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Corn Pudding

Corn Pudding recipe, as seen on Taste of

Follow our complete, step-by-step, photo illustrated instructions on how to make this Corn Pudding recipe using fresh corn. Canned or frozen corn can be used, but we like fresh the best. I think you will too. Printable recipe included.

Corn Pudding, slider.

Southern Corn Pudding recipe.

You can find lots of versions of Corn Pudding recipes if you start looking for them. Some use fresh corn, others use canned corn, some use flour, others use Jiffy Mix type mixtures.

You’ll also find different textures of Corn Puddings. Some are light and fluffy, some are dry and more like cornbread than anything else.

Corn Pudding shows up at lots of church dinners, pot lucks, and family get togethers, and is a favorite for Thanksgiving and other big holiday meals.

So, how would I classify my version of Corn Pudding? Light, fluffy, and moist would probably be best.

I’m also using fresh corn as opposed to canned or frozen, but either could be used if that’s all you have available at the moment. I just think fresh anything is always better. Smile.

It’s pretty simple to make. Once you get the corn shucked and cleaned, and cut the corn from the cob, the rest is super quick and easy. Just dump the other ingredients in the bowl, stir, then bake until done.

I also use the “low and slow” cooking method. Once I have my mixture complete and in the casserole dish, I place that dish inside a metal baking pan, add boiling water about half way up, then bake.

This process lets the corn pudding cook slower, without over cooking, and keeps the milk and eggs from curdling during the process. I think you’ll like it.

Ready to give it a try? Alright then, let’s head for the kitchen, and… Let’s Get Cooking.

Corn Pudding Recipe, you’ll need these ingredients.

Shuck the corn, removing any silks.

Cut the corn from the cob.

I lay the corn on a cutting board and use a sharp knife to cut the corn away, rotating the ear until I’ve removed the larger kernels from the cob. Place this in a large mixing bowl.

Next, I use the backside of a butter knife to scrape the cobs and remove the juice and remaining parts of the corn kernels from the cob. Do this in a plate so you can save all the good stuff. It does splatter a bit, so keep that in mind. Just go slow and easy and you will not make a big mess.

Add this to the other corn in the mixing bowl.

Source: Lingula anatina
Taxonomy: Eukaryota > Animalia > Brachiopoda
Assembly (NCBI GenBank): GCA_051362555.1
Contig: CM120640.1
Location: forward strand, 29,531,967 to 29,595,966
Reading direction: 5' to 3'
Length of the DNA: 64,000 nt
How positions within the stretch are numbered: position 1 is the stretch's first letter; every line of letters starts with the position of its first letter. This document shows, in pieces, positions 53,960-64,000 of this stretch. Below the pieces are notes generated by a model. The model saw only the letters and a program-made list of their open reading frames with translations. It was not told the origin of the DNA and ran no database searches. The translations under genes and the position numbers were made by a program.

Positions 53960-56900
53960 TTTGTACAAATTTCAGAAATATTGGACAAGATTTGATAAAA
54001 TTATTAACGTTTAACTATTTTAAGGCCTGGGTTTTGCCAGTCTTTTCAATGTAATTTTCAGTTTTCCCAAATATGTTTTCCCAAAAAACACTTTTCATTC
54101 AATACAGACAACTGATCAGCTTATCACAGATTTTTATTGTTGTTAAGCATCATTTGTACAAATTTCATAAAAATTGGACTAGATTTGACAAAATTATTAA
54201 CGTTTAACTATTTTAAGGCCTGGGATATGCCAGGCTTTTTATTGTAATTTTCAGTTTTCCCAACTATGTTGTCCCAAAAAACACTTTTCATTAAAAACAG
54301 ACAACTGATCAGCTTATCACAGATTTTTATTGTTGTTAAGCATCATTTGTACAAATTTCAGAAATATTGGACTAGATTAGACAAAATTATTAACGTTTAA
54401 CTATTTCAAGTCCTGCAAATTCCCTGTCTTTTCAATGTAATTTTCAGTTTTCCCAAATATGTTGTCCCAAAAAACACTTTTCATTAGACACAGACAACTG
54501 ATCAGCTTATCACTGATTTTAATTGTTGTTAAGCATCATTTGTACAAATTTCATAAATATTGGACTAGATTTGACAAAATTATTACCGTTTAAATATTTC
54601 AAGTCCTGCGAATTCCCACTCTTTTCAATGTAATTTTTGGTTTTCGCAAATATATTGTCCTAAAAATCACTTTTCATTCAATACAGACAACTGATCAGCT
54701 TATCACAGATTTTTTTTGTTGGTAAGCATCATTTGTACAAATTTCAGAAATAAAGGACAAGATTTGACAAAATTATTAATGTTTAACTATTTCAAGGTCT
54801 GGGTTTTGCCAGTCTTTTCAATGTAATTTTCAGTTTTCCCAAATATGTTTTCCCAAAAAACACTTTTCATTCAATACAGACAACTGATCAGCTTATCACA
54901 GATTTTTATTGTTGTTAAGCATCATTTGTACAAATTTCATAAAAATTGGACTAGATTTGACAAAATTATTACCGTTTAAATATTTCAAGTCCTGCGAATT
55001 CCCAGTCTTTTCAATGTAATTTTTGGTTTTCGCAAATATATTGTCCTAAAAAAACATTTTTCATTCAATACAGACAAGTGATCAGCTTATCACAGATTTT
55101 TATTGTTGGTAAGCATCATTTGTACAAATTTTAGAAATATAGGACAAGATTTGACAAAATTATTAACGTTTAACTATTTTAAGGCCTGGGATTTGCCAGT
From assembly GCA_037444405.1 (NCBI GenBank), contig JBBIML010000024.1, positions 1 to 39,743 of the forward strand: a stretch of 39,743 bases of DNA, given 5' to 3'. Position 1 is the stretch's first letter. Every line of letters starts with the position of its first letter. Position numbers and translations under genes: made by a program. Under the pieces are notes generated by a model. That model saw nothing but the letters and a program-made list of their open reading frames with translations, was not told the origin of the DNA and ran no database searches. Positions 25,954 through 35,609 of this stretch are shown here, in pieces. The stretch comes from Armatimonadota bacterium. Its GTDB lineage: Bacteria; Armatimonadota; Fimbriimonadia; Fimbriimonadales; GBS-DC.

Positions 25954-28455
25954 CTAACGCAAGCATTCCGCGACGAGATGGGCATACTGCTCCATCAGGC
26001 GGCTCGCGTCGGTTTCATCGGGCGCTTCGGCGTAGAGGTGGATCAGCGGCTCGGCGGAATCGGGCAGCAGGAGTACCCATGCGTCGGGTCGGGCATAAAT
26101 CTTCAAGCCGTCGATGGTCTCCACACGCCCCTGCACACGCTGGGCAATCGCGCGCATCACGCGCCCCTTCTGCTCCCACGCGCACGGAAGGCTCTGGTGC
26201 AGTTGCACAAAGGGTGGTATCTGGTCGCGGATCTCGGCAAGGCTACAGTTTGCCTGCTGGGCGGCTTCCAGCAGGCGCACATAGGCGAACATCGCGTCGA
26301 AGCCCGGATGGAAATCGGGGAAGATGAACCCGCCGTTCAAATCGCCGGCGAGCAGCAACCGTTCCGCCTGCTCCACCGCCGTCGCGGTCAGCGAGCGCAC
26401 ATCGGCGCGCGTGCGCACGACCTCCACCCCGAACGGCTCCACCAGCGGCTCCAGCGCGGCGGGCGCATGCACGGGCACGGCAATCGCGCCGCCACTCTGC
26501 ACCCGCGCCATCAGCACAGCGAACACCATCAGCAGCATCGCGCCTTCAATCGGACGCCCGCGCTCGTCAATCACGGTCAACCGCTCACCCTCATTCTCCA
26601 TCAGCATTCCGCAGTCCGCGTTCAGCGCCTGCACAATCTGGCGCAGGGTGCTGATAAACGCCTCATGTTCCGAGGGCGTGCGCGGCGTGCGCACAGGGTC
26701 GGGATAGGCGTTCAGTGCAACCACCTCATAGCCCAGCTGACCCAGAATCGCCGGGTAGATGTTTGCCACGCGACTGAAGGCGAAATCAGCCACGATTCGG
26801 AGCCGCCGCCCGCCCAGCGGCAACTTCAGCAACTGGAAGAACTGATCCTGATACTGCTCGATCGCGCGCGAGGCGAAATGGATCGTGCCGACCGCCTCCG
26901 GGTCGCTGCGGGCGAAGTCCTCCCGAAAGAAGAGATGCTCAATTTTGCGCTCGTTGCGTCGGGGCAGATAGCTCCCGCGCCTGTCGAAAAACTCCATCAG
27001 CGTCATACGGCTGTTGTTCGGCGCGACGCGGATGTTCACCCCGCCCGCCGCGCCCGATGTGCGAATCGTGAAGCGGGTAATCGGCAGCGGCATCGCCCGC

Grab another bowl and crack the three eggs into the bowl.

Use a whisk or mixer to beat the eggs until light and frothy.

Pour the eggs over the corn in the larger mixing bowl.

Add the milk.

Add the cooled down melted butter.

I placed the butter in the microwave and melted it about 10 seconds at a time to avoid a mess. Do this in advance so the butter is cooled before you add it to the mixture.

If the butter were hot, it might cook some of the eggs and you don’t want that to happen.

Add the salt.

Add the sugar.

Add the flour. Sprinkle around the bowl over the mixture.

Add the white pepper.

Yes, you can use black pepper if you don’t have the white. Not sure why they call it white pepper anyway, it’s not actually white in color. Smile.

With all the ingredients now in the bowl, grab a large spoon and mix it all together well.

Butter the inside of a casserole dish.

I’m using my OXO glass baking dish. It’s 8in. x 8.5in x 2.5 inches in size. Anything similar will work of course. A small dish is better for the amounts in this recipe.

Add the mixture to the casserole dish.

This dish is then placed inside a larger baking pan which will then be filled part way with boiling hot water.

I snapped the photo above before adding the water because the water was still heating up on the stove. I placed the dish in the oven, then added the hot water so it came about halfway up the side of the glass dish.

This will allow the mixture to cook slower so the eggs and milk in the corn pudding don’t curdle.

It might take a little longer to cook, but your patience will be rewarded. Smile.

Bake at 250F degrees for about 45 to 60 minutes, or until the mixture is firm and slightly browned on top.

I must admit, that even after an hour, the pudding had not started to brown. I switched the oven to BROIL and watched it carefully. In just a minute or two, the top had started to brown and that’s when I removed it from the oven.

Set the cooked dish on a wire rack and let it cool for a few minutes before serving.

Serve the corn pudding while it’s warm.


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